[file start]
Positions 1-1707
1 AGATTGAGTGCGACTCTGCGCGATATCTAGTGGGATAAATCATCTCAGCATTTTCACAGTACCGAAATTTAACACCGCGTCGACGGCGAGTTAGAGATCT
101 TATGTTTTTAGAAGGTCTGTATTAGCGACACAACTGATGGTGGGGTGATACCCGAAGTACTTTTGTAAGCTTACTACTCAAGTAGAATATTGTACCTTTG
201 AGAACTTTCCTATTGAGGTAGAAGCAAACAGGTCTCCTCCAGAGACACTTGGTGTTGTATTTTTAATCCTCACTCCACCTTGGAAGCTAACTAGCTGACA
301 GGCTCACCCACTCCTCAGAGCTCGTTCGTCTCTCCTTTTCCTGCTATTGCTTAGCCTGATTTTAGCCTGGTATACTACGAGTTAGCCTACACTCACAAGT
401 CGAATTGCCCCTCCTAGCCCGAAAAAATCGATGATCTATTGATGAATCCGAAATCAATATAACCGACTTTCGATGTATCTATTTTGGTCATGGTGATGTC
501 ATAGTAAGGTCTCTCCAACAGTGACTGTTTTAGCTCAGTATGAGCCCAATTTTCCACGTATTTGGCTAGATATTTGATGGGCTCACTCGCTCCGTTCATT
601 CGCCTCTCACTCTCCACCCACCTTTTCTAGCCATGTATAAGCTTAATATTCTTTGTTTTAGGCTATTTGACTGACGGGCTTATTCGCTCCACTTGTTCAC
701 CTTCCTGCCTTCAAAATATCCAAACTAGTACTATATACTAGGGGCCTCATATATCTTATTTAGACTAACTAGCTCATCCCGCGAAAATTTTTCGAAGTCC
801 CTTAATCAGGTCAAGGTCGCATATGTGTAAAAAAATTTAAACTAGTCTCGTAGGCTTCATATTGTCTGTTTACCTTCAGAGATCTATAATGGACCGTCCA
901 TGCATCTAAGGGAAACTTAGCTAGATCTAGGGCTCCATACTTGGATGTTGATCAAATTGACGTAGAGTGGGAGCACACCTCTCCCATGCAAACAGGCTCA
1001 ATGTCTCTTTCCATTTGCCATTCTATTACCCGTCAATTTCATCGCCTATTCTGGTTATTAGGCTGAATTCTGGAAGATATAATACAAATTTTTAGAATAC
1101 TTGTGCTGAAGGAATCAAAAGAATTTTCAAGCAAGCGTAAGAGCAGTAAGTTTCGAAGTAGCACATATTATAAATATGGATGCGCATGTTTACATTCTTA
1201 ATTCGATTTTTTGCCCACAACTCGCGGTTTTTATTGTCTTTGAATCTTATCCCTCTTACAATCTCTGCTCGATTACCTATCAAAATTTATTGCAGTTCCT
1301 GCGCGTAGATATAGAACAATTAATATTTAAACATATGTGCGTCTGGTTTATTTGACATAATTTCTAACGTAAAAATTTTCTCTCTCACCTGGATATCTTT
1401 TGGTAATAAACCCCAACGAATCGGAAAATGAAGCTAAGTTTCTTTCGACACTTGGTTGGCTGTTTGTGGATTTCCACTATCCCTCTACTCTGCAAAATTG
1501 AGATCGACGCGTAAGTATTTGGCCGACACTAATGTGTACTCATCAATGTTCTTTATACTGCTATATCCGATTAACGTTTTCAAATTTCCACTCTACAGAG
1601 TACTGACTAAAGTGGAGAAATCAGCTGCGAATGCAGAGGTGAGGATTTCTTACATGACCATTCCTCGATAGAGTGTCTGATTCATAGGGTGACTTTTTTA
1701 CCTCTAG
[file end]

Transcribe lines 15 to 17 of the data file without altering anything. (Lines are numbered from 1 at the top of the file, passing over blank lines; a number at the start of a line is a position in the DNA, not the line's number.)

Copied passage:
1301 GCGCGTAGATATAGAACAATTAATATTTAAACATATGTGCGTCTGGTTTATTTGACATAATTTCTAACGTAAAAATTTTCTCTCTCACCTGGATATCTTT
1401 TGGTAATAAACCCCAACGAATCGGAAAATGAAGCTAAGTTTCTTTCGACACTTGGTTGGCTGTTTGTGGATTTCCACTATCCCTCTACTCTGCAAAATTG
1501 AGATCGACGCGTAAGTATTTGGCCGACACTAATGTGTACTCATCAATGTTCTTTATACTGCTATATCCGATTAACGTTTTCAAATTTCCACTCTACAGAG